In the midst of all the depressing developments from West Asia, the news from further east seems mildly heartening. Not only have the Mumbai blasts failed to start a bloodbath between Hindus and Muslims there, despite the sectarian tension being fomented by the Shiv Sena immediately before the blasts, but this report reveals a hitherto unnoticed determination on the part of the Muslims in Mumbai particularly, but also among the Hindus, to use this opportunity to reinforce the message both communities can live in peace and reach out to each other in solidarity in times when both are under attack. After all, the bombings did not distinguish between Hindu and Muslim, so why should the victims?
Although it seems fairly clear by now that the blasts were the work of Muslim extremists, there seems to be some uncertainty about who exactly was involved. SIMI seems to be a prime suspect, but the agencies seem divided in their assertions about whether the bombers were organized by the ISI, whether they were home grown, or whether they originated and trained in Bangladesh.
All three are possible. The ISI has been keen on outsourcing its terrorism for some time, never having been able to achieve what India managed in 1971 - the fragmentation of Pakistan, thanks to the then secular nationalists in Bangladesh. But since the eighties, the ISI, no doubt with some generous funding from Saudi financiers, have managed to achieve the increasing (but still limited) Talibanization of Bangladeshi society and politics. Coinciding with the growing wave of migration of workers coming in illegally into India, this has made it possible for the ISI to organize sleepers of Bangladeshi origin in India, whose members can cross the porous Indo-Bangladesh border to receive training and infiltrate back to India. That's why terrorism will continue to appear in an Islamic garb in India for some time to come, because the underlying trends that allow it to flourish and from which it draws sustenance are not about to dry up, thanks mainly to the Global War on Terror.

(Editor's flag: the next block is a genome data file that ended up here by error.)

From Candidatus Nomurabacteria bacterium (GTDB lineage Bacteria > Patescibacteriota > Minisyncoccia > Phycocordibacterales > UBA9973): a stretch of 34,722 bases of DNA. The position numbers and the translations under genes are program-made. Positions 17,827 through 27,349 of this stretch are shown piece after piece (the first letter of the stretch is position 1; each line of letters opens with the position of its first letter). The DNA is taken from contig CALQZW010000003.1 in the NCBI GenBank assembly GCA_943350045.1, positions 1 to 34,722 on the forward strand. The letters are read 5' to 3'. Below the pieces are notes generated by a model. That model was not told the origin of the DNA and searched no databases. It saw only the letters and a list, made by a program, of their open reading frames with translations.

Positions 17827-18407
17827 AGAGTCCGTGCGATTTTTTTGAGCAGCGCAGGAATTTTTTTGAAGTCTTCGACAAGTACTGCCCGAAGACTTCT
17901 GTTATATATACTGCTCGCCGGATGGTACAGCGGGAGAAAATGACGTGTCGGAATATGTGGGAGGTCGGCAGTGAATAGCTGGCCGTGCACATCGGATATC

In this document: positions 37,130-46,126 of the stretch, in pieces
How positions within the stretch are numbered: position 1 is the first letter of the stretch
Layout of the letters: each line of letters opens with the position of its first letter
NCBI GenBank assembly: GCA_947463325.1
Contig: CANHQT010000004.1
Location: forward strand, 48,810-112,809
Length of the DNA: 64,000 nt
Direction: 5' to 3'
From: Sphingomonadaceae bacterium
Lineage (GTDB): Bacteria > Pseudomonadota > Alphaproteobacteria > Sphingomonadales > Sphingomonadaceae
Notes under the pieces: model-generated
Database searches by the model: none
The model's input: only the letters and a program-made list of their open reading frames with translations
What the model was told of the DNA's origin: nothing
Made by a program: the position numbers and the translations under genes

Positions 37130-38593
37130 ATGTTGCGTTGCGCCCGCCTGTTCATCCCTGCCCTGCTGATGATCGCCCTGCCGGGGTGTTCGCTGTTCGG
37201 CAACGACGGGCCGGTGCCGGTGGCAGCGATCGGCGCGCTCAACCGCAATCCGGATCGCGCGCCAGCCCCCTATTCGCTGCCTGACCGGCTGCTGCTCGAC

That is precisely why we must rely more on popular forms of resistance to terrorism such as the demonstrations of solidarity by the people of Mumbai. These need to be accompanied by struggles for justice for people of all communities. Finally we should dissociate ourselves from the foreign policies of our recent allies like the US, UK and Israel. Clearly those states have no interest in the very measures that are likely to "drain the swamp" of terrorism, and every interest in nurturing the Global War on Terror.